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APN Professional Development Plan

Subject: Nursing
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Introduction

There is a profound nursing shortage despite the fact that they are mostly involved in. Hospitalized patients interact most with APNs as opposed to physicians who only have them checked at specific durations. Nurses ensure that patients receive their medication and attend to other needs that may arise including monitoring and recording of vital signs. Therefore, nurses will always be responsible for the care of a patient and a physician may only be present for supervision (North & Hughes, 2012). Organizations would want to recruit nurses who are competent enough and contribute to quality patient outcomes despite the shortage. Advanced beginners who are new to practice have managed to accomplish into greater levels of professional competence through reflective skills (Woolnough & Fielden, 2014). Nurse leaders also go through continuous learning sessions after discovering leadership styles that could be bearing undesired outcomes. APNs who may be demonstrating proficiency and expertise are most likely to have made such achievements through professional development and correcting past mishaps in practice. A nurse will consider it an achievement if they contribute towards the best possible patient care outcomes without taking a lot of time and using the available resources (Whitworth, Haining & Stringer, 2012).

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This goal is best achieved when the recommended changes in the healthcare system are responded to as expected. For instance, while caring for patients, some evidence-based practices have been preferred so as to reduce errors and mortality rates. However, some of the techniques may be incredibly complex for some of the workforces who may be old in the service. Some of them may find it hard to shift to the use of technology in some practices such as drug prescription. Alternatively, the required equipment may not be present in a facility hence making the implementation of such an evidenced based practice difficult. Nurses are also taught current practices that have proven by evidence to contribute towards safe patient care. However, real encounters at their places of work subject them to challenges that may compromise their service. Continuous nursing professional development becomes a key aspect of ensuring successful planning and implementation of proficient nursing duties. Through self-reflection and reference to relevant health literature, a nurse comes up with the relevant skills that contribute to desired clinical outcomes (Franco & Tavares, 2013). They learn how to cope up with challenges that they encounter at their workstations such as overcrowding hence they continue to deliver quality services irrespective of the circumstances. Professional development also enables nurses to create self-awareness regarding their achievements and weaknesses. This self-analysis procedure which makes them aware of their weaknesses further helps them understand the nature of the care they deliver to their patients and the observed impacts. Resultantly, the nurse can come up with actions that are directed towards achieving a specific goal whose realization has failed. In case only strengths are realized, a sense of career satisfaction is also created hence encouraging the nurse to want to achieve even more (Brekelmans, Poell & Kees, 2013).  This paper gives a professional development plan for an RN whose weaknesses have been evidenced in compliance with effective hand hygiene.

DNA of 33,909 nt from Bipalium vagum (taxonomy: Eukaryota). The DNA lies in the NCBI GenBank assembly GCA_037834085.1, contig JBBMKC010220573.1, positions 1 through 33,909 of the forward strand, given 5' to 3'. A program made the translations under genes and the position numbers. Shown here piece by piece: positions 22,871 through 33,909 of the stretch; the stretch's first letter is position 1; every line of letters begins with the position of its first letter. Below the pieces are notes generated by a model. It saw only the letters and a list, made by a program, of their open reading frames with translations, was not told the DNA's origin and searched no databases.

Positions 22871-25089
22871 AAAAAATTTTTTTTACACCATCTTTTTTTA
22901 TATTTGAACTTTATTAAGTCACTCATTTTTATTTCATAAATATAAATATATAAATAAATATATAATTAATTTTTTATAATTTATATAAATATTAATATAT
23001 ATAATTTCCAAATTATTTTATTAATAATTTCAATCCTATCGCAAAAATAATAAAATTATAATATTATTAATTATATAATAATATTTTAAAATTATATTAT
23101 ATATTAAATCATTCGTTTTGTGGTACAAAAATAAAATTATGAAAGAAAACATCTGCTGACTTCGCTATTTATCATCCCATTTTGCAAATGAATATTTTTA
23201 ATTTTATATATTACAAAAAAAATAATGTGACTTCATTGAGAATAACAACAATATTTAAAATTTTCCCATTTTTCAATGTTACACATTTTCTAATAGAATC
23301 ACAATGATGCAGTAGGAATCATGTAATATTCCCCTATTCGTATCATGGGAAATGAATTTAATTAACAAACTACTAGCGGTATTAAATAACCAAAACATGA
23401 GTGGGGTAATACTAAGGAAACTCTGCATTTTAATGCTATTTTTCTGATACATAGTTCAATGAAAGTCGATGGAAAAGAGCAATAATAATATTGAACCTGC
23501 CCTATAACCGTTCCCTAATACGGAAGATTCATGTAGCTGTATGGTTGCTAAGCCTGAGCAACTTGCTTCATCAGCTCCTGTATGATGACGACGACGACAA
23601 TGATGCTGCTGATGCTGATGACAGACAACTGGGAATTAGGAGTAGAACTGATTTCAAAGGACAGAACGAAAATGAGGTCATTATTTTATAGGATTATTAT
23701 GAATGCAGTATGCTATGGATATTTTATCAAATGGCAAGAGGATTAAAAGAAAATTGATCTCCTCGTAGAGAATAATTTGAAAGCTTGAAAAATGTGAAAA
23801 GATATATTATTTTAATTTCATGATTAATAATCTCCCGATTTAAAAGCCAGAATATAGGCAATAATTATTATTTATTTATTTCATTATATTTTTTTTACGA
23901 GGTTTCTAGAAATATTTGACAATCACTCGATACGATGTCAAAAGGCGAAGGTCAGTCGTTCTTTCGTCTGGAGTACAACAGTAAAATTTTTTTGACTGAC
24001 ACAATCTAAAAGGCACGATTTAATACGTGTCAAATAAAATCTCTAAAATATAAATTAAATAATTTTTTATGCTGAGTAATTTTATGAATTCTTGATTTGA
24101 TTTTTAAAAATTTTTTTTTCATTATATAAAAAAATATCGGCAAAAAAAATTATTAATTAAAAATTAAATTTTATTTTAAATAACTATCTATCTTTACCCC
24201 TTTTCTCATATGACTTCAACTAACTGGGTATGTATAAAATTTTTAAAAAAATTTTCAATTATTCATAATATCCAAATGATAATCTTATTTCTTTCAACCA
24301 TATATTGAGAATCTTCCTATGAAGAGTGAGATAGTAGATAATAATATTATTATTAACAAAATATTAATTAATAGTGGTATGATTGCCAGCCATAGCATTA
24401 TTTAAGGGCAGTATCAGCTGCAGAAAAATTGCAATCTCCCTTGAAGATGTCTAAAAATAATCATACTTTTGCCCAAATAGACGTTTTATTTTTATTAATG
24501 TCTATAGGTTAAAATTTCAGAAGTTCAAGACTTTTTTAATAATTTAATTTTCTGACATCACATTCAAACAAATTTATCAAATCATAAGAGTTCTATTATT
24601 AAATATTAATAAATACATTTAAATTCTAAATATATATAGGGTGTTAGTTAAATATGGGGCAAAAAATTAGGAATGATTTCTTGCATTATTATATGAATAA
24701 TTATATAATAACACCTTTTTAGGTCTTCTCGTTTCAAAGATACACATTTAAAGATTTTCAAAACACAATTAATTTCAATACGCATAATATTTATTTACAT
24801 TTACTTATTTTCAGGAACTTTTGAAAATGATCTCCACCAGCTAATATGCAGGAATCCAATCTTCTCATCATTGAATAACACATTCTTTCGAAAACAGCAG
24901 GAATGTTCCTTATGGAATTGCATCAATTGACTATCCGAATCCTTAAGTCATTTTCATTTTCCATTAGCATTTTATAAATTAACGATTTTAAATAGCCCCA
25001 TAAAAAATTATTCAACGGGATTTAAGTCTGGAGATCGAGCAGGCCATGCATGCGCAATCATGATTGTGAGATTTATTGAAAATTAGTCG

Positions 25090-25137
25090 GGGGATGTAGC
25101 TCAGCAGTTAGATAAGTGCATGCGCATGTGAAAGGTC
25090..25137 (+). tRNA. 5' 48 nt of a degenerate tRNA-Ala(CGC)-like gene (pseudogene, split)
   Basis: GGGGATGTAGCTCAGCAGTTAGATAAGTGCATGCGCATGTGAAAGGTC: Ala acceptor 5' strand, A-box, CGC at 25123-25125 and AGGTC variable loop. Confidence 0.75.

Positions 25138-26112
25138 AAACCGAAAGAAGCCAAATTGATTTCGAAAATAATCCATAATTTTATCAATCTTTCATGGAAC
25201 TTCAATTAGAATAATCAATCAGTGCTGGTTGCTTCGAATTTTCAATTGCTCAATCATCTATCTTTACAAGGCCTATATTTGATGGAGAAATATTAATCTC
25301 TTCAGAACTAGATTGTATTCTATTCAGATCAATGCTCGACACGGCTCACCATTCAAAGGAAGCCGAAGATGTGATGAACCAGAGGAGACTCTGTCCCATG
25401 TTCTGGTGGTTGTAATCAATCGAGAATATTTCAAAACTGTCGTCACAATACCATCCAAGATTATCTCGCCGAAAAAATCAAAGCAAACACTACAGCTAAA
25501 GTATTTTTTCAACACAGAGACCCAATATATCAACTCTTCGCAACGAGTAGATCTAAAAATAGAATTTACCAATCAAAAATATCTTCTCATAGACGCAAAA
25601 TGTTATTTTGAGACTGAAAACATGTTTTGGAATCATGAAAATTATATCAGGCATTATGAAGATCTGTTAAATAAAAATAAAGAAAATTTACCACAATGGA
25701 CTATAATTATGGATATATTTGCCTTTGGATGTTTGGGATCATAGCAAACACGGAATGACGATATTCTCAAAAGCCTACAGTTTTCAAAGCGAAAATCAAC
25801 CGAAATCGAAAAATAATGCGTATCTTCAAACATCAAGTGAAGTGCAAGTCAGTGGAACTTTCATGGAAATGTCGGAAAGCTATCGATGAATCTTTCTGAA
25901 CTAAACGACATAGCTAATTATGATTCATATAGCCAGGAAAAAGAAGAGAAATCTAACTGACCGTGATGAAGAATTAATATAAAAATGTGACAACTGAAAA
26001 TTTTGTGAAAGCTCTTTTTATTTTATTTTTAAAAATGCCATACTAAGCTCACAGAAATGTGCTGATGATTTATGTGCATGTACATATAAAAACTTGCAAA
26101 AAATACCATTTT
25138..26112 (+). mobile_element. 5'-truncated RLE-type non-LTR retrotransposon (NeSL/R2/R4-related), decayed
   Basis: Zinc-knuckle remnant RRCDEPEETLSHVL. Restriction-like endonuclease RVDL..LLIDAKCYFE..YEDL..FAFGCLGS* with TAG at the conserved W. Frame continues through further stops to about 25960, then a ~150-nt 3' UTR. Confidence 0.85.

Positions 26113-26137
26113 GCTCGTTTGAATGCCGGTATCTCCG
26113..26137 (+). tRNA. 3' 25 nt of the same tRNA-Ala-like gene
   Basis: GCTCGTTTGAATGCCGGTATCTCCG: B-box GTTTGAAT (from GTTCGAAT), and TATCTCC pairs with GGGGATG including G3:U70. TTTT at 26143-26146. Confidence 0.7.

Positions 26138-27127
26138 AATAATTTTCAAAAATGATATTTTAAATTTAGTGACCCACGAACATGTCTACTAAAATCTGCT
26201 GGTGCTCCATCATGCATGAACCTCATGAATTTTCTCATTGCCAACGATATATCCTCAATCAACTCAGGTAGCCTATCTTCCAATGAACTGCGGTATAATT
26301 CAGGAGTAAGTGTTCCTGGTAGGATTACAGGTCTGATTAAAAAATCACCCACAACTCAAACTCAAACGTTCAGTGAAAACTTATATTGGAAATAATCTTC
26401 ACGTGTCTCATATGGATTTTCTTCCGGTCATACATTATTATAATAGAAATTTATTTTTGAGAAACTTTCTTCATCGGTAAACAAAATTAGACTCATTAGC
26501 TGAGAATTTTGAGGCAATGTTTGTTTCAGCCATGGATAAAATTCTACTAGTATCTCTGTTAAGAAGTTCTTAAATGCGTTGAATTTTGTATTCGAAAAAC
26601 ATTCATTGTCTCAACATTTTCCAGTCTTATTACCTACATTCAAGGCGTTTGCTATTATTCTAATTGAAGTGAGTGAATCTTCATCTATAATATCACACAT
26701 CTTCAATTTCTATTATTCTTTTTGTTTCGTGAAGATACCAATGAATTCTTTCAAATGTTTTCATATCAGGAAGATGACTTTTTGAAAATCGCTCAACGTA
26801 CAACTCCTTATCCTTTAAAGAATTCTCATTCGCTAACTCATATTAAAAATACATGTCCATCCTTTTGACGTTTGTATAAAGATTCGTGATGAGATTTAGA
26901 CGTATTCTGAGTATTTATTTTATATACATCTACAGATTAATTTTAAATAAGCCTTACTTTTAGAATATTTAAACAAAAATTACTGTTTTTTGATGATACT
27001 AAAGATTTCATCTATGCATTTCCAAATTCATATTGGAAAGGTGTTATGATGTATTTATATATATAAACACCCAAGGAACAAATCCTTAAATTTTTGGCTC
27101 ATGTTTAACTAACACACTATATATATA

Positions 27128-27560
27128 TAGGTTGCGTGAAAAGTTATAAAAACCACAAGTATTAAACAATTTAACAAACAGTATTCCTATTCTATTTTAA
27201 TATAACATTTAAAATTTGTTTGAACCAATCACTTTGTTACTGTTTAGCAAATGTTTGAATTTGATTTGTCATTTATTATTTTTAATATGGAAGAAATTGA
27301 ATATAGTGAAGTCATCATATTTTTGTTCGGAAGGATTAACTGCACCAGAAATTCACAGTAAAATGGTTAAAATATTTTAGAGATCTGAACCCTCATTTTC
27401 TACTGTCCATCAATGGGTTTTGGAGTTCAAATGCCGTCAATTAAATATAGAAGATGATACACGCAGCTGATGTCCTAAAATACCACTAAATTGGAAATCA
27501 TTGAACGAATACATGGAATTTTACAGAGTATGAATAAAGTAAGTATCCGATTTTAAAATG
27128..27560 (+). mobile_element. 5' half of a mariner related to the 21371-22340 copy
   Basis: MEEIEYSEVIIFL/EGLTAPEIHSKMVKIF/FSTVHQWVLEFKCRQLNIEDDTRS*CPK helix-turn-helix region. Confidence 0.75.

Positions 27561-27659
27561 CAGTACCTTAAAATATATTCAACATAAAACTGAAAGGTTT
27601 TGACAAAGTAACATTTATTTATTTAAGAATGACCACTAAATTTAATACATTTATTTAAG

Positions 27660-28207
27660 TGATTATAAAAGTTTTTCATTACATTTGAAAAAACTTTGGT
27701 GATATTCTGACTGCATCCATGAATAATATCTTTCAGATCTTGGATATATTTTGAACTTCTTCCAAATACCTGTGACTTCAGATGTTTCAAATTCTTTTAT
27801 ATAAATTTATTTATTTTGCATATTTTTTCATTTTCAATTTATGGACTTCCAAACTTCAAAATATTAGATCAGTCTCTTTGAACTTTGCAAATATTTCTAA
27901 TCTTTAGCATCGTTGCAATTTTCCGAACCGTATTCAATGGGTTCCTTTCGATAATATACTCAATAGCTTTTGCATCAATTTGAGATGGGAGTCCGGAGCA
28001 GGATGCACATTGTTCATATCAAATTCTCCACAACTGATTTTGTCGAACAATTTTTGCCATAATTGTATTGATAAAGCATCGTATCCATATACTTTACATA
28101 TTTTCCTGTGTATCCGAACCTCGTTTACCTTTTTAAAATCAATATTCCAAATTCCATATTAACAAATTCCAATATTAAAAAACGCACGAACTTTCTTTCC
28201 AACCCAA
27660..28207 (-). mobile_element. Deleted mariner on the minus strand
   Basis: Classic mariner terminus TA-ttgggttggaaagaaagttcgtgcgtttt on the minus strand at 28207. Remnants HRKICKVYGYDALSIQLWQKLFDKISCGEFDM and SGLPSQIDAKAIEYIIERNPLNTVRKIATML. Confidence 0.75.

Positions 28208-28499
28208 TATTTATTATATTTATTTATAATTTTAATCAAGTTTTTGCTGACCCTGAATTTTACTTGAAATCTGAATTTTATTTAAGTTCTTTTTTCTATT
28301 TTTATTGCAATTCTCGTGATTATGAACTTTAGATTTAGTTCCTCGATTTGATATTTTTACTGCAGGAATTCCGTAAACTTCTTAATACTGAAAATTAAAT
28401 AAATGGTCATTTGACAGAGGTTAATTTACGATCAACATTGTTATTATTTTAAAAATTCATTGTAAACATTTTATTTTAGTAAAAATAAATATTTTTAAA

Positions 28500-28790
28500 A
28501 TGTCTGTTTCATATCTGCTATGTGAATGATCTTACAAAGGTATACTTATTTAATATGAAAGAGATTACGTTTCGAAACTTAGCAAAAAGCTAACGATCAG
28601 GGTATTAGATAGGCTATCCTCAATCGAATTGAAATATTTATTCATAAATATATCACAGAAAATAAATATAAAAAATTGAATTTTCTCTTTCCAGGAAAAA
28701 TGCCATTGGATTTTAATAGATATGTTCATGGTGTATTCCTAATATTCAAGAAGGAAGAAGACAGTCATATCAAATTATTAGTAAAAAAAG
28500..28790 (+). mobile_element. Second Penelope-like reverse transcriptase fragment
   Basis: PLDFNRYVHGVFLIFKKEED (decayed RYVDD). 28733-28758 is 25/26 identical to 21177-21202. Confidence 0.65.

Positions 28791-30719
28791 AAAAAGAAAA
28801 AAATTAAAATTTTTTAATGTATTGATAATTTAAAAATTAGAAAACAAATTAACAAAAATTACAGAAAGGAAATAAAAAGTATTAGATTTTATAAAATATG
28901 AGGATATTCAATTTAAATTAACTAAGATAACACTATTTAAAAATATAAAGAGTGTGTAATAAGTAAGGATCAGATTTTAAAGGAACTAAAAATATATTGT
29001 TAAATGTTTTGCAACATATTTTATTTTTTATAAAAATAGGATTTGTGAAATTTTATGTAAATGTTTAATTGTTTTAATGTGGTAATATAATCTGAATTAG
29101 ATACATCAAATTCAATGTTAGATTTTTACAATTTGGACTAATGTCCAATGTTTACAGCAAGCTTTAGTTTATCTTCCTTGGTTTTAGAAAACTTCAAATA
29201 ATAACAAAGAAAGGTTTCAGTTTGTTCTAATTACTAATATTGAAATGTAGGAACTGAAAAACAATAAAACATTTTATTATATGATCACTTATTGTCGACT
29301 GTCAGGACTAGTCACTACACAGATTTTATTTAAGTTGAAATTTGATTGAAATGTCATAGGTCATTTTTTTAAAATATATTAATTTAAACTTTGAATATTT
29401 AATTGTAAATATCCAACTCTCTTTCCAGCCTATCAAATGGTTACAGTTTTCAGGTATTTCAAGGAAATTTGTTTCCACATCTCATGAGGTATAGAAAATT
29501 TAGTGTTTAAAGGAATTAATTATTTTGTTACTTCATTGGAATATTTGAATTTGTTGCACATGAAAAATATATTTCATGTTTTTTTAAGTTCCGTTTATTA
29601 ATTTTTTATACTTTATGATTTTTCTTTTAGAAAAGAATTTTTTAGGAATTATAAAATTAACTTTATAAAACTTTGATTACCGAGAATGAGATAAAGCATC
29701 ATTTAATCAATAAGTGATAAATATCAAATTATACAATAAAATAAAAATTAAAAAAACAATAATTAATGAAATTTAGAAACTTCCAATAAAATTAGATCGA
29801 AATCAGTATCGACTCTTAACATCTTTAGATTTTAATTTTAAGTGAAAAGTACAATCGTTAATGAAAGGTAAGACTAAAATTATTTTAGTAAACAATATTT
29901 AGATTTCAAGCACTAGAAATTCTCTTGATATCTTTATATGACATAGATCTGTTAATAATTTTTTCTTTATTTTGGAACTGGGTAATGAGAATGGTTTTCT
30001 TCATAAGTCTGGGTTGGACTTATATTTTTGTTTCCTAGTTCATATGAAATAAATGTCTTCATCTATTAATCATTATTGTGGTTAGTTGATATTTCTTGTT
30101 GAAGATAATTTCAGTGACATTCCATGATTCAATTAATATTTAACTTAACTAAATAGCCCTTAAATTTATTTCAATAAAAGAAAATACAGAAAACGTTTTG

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APN Scope of Practice- Nevada

The scope of practice of APNs defines their responsibilities including what they are supposed to deliver as far their practice is concerned. It includes the academic qualifications in addition to licensure before they are allowed into practice. It is an important aspect of professional development since it gives the necessity for certain aspects to be taught as they will be encountered in the field. An evaluation of their curriculum also identifies areas that are not reinforced during a nurse’s academic journey yet they are essential in their practice. APNs are, therefore, guided by the scope of their practice which gives regulations on their ethical and professional conduct in all the services that they deliver (Humphries e al., 2014). APN practice is strongly rooted in scientific evidence hence the essence of evidence-based practice. Research works performed in the field of healthcare identifies problems in patient care and recommends suitable care plans that reduce patient mortality and morbidity.  Apart from research, it has also been identified that nursing practice is an integrated process whose success is enabled by a network of virtues such as leadership, education, and mentorship. The scope of practice varies slightly among states with different bodies offering licensure for qualification to practice (Thompson, 2012).

In Nevada, one is only allowed to practice as an APRN when they have an RN license that is active and specific to the state since it is not a member state of the nurse license compact. Changes have been made in the Nevada APN law hence imposing more requirements that give APRNs the ability to practice to the full extent of the scope that is nationally recognized. Four APN roles are recognized in Nevada, and they include nurse practitioners, nurse midwives, clinical nurse specialists, and nurse anesthetists. However, the APRN title is mostly used to refer to the first three roles since nurse anesthetists have slightly different requirements. Apart from the roles played by a registered nurse, a nurse anesthetist performs additional functions such as ordering and preparing drugs used for the administration of anesthesia. The broad spectrum of roles demonstrated by APRNs reveals that their population focus may also be broad or narrow. According to their preferences, APRNs may concentrate on the health of families or individuals across specific or all lifespans. A more limited population focus subject a nurse to work with specific populations such as neonatal, pediatrics, women, or psychiatric health. APRNs are allowed to practice on specific populations depending on the level of competency that they have demonstrated. However, specialties that APRNs choose to engage in such as oncology are not dependent on the licensing procedure (North & Hughes, 2012).